Cash management 101 during Covid-19
IFA member Faisal Sheikh has developed a strategy for business survival and restoring financial control after the effects of the global pandemic.
Covid-19 and the ensuing global recession have wrecked the entire financial system. In Q2, GDP in the UK shrank by a whopping 20.4%. In contrast, throughout the 2008 recession GDP contracted by no more that 2.1% in a single quarter. Entire industries such as aviation are collapsing and even billionaires such as Richard Branson were asking for government bailouts.
As we speak, operational budgets are being ripped up as companies across the globe attempt to adapt to the new normal. The adage ‘cash is king’ has never felt truer and even at the best of times managing liquidity is an art not a science. So, what are businesses supposed to do?
My formula for survival is simple - simultaneously Smash, Grab and Go:
SMASH fixed costs, especially rent, as home working is becoming the norm. Vendor solutions such as Microsoft Teams are successfully allowing collaborative working and above all protecting your key asset, your employees. This will make your business agile and allow you to operate, albeit in the short term (may be medium term), around your break-even point.
GRAB your receivables by the scruff of the neck; now is the time to send legal notices to those nasty and loss-making ‘120 day-ers’. Even if they are big high street brands, ‘name and shame’ and stick that list on social media so that they stop taking advantage. If your situation is dire then consider factoring, but your customers must be credit-worthy.
Grab that slow moving or problematic inventory, take a deep breath and flog it. Your working capital position will improve and you will be in a better position to secure further lines of credit or renegotiate terms.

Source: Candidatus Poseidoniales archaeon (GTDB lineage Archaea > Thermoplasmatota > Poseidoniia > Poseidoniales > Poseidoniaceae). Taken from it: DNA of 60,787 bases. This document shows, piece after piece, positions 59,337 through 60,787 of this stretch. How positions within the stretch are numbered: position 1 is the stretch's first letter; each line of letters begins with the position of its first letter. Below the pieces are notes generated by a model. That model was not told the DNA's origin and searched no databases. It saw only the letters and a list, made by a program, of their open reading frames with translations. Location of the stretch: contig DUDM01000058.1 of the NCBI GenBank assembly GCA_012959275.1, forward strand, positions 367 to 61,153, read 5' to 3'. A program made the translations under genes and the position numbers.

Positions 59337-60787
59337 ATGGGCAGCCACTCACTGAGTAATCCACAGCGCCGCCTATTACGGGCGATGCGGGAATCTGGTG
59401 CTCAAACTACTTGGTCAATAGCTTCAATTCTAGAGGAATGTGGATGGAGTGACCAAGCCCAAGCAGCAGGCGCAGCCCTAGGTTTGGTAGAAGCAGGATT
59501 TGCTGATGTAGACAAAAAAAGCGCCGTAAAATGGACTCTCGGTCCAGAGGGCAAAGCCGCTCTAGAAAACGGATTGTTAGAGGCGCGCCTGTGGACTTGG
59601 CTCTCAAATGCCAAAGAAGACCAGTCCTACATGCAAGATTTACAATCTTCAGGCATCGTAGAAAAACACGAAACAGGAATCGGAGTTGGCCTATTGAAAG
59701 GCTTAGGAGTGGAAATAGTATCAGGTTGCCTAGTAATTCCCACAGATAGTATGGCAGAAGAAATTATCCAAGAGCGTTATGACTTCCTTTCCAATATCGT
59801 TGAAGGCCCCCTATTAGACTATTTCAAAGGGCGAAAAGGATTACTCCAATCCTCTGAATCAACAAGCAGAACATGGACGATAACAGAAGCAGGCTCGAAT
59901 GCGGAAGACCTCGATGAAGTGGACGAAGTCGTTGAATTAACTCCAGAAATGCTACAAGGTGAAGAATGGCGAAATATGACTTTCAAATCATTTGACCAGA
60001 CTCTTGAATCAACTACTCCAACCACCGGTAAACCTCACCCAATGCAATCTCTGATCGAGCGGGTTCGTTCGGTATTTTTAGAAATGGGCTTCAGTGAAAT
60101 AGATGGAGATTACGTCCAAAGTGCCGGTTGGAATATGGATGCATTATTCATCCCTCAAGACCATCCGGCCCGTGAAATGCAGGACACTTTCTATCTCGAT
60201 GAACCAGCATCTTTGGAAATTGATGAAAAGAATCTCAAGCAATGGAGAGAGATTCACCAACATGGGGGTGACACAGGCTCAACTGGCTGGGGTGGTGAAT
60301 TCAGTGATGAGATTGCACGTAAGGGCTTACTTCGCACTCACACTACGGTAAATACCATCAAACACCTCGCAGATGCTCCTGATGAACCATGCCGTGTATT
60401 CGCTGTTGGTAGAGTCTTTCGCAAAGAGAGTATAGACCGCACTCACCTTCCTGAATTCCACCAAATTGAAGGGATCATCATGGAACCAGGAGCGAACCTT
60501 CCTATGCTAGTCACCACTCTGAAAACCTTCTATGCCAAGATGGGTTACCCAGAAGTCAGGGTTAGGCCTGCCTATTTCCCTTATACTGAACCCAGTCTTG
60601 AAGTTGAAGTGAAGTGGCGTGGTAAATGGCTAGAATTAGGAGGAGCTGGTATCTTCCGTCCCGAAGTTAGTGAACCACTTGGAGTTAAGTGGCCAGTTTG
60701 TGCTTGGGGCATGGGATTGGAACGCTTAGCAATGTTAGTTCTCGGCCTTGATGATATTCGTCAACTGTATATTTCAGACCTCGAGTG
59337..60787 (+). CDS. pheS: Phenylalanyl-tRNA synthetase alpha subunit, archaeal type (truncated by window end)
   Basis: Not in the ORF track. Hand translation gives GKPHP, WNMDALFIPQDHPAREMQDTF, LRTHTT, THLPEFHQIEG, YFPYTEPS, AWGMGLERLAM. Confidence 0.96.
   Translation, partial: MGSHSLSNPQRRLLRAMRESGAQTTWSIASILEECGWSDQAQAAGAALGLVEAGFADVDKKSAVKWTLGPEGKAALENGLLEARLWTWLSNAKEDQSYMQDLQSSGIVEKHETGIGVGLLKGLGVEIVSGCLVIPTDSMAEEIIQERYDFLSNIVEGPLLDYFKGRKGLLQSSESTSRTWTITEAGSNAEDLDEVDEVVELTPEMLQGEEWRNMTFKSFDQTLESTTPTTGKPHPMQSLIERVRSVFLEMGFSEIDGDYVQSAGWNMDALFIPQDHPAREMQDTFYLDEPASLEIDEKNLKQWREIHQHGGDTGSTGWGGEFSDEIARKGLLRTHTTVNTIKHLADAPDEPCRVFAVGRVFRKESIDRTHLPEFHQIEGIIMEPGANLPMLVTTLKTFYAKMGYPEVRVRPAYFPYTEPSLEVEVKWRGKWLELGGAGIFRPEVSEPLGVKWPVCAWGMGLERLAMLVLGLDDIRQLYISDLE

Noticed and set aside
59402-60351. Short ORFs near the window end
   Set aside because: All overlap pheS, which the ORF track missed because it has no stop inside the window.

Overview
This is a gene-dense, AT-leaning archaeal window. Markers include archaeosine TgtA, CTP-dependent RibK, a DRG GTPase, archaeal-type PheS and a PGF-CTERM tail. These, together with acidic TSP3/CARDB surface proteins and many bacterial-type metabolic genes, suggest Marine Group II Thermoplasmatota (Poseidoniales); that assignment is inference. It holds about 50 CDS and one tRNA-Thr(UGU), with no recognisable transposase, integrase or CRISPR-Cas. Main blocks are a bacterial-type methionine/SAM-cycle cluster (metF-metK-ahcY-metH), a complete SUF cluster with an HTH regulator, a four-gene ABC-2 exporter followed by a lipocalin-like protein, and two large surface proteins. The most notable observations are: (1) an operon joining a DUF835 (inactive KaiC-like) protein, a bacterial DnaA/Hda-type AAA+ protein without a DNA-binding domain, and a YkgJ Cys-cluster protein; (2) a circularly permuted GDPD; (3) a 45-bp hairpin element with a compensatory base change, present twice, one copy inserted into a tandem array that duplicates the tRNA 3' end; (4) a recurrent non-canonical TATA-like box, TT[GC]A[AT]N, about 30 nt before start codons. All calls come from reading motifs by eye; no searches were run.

GO after your customers, forget your financial backers such as the lenders, because your customers stuck with you through thick and thin and religiously bought your product or service and importantly bought into your vision. Talk to your most valued customers rather than knee-jerk price slashing or deep discounting.
The American company Saks Fifth Avenue faced this challenge during the 2001 recession and undertook deep price cuts that temporarily enhanced revenues but dented its luxury status for many longstanding customers. If the ‘customer is right then the market must be right’, thus create a range of offerings such as deluxe, standard and budget or recalibrate your product offering without jeopardising quality or consistency and crucially hard-won customer loyalty.
The US car insurer Progressive Corp discovered how sensitive policyholders were to reimbursement delays in respect of written off vehicles. They cut the payment cycle by 35 % and witnessed customer loyalty shoot up by 50%.
In short, if you listen, I believe that your existing and new customers will continue to stick with you.
Faisal Sheikh is an IFA fellow and accounting and business lecturer at Salford Business School